bdgr
01-02-2009, 10:59 AM
How, pray tell, could a clerk in a liquor store prevent (presumably) husky, muscular teens from grabbing cases of beer and running out the door with them? This boggles my mind. I'd still like to thank the OP and other contributors to this thread for permanently removing this job from any consideration I might have previously had to apply for. These rules and regulations are draconian. I wonder, would it be possible to fine the parents of any teenagers just as heavily as the clerks and owners of said liquor stores?
The day they informed me of that at the alchoholic beverage training class I put in my two weeks notice. I had one person steal beer from me during that two week period and I chased him into the parking lot with a 6 cell mag light...I got the beer back and then called the cops who arrested him down the street.

I later worked in a bar as a bouncer, but never again in a retail store that sold alchohol. Two risky.

bdgr
01-02-2009, 11:02 AM
How, pray tell, could a clerk in a liquor store prevent (presumably) husky, muscular teens from grabbing cases of beer and running out the door with them? This boggles my mind. I'd still like to thank the OP and other contributors to this thread for permanently removing this job from any consideration I might have previously had to apply for. These rules and regulations are draconian. I wonder, would it be possible to fine the parents of any teenagers just as heavily as the clerks and owners of said liquor stores?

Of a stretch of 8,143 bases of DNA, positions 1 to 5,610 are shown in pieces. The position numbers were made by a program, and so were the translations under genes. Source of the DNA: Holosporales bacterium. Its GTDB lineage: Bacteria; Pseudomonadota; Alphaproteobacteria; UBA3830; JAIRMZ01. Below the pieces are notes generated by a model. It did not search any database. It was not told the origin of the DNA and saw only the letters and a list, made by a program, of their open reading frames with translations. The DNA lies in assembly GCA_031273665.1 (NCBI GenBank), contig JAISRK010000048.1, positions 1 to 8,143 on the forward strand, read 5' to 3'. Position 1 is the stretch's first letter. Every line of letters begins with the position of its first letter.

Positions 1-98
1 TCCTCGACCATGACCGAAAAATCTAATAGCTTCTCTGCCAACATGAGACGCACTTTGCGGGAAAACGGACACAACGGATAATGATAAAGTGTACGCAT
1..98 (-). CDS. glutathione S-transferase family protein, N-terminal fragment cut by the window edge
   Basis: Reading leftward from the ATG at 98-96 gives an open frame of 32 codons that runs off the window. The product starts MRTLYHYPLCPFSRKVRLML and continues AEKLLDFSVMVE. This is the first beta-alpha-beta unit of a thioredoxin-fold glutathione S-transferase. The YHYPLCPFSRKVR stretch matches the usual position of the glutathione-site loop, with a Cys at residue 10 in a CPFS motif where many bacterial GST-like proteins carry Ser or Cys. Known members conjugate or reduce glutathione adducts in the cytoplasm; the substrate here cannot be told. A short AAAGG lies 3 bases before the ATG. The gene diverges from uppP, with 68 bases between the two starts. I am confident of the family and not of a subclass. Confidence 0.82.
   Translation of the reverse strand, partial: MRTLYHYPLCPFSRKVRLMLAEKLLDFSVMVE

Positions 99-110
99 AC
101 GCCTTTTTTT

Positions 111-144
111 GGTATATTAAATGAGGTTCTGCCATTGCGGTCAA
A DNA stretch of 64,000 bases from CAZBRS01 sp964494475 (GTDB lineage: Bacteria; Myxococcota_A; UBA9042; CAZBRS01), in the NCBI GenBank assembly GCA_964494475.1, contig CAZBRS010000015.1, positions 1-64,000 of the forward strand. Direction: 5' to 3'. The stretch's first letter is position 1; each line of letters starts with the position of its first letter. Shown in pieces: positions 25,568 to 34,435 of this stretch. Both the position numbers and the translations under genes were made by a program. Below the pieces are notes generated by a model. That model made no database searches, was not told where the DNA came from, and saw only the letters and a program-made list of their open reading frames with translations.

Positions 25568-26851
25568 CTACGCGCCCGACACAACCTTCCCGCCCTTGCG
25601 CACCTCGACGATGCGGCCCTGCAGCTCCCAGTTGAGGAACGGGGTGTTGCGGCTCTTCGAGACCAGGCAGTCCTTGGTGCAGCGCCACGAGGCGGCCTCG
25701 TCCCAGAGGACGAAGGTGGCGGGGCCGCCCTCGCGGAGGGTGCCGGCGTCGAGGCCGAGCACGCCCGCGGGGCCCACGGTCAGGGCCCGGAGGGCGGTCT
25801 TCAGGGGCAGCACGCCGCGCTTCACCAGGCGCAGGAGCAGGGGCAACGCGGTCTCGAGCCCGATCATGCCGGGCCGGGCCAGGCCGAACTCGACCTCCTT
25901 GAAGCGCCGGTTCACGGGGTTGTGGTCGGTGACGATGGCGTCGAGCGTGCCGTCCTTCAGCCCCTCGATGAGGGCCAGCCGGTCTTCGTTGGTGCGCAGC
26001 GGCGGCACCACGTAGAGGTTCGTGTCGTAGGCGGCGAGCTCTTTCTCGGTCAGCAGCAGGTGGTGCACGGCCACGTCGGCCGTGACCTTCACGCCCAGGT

not easily. What the drone who taught the class said was the beer should be somewhere where minors cant just grab it and run. I was working in a convienience store at the time, where they had big displays of the stuff.

Liquor stores have the advantage of usually not allowing teens in the place to start with, but we didn't. I hated that job.

Acsenray
01-02-2009, 11:03 AM
No, it's just another pointless law that's more of an inconvenience than a help.

[Graham Chapman]That's not an argument. That's just contradiction.[/Graham Chapman]

bordelond
01-02-2009, 01:47 PM
The day they informed me of that at the alchoholic beverage training class I put in my two weeks notice. I had one person steal beer from me during that two week period and I chased him into the parking lot with a 6 cell mag light...I got the beer back and then called the cops who arrested him down the street.

I later worked in a bar as a bouncer, but never again in a retail store that sold alchohol. Two risky.
Good call on your part. Apparently, in Texas, retail clerks are expected to do 90% of the TABC's legwork.

control-z
01-02-2009, 02:02 PM
[Graham Chapman]That's not an argument. That's just contradiction.[/Graham Chapman]